Microsoft announced a management shakeup on Wednesday, including the departure of Stephen Elop, the former Nokia chief who came on board with the US giant’s acquisition of the Finnish firm’s handset unit.
Elop, 51, came to Microsoft as part of the deal unveiled in 2013 to buy the mobile phone unit of the Finland-based tech group.
It was the second stint at Microsoft for the Canadian national, hired as chief executive by Nokia in 2010 in a bid to revitalize the group’s smartphone efforts.
At one point, Elop had been rumored as a potential candidate for CEO at Microsoft.
In the shakeup announced by Microsoft CEO Satya Nadella, Stephen Elop will be replaced as head of the firm’s “Windows and Devices Group” by Terry Myerson.
Myerson will lead a newly formed team “focused on enabling more personal computing experiences powered by the Windows ecosystem.”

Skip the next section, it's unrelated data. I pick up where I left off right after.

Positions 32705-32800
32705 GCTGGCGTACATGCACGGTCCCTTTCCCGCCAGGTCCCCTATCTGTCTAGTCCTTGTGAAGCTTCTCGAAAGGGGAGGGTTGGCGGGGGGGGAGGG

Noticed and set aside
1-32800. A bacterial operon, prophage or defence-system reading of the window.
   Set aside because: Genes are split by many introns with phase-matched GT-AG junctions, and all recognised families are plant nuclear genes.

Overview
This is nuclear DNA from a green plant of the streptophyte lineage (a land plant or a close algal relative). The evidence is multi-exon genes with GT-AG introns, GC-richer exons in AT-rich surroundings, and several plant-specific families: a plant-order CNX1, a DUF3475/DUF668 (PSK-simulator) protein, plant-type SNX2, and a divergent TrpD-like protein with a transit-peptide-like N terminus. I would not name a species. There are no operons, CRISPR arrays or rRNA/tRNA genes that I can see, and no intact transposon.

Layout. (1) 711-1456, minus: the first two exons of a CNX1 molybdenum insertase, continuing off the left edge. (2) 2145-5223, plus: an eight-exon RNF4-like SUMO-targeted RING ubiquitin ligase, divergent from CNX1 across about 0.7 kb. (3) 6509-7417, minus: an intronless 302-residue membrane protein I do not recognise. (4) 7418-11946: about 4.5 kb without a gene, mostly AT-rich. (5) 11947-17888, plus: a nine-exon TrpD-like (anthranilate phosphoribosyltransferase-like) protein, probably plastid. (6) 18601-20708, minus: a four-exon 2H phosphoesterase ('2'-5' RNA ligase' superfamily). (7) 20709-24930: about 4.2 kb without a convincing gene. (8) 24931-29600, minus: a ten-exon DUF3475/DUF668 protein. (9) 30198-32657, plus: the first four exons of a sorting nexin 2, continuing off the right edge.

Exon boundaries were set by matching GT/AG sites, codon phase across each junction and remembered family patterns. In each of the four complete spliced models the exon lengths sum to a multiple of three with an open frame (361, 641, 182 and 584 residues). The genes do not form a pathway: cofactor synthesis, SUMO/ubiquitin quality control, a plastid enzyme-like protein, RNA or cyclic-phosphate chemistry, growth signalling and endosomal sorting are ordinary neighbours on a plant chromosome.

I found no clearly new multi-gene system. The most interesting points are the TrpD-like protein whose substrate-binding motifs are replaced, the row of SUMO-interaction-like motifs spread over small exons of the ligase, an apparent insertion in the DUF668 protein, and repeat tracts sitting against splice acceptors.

“We are aligning our engineering efforts and capabilities to deliver on our strategy and, in particular, our three core ambitions,” said Nadella.
“This change will enable us to deliver better products and services that our customers love at a more rapid pace.”
Microsoft has failed to get much traction for its Windows Phone platform even with the acquisition of Nokia. A survey by IDC said Windows was expected to capture just 3.2 percent of the global smartphone market this year.
Also leaving in the reorganization are two executive vice presidents, Kirill Tatarinov and Eric Rudder, who with Elop will depart “after a designated transition period,” the statement said.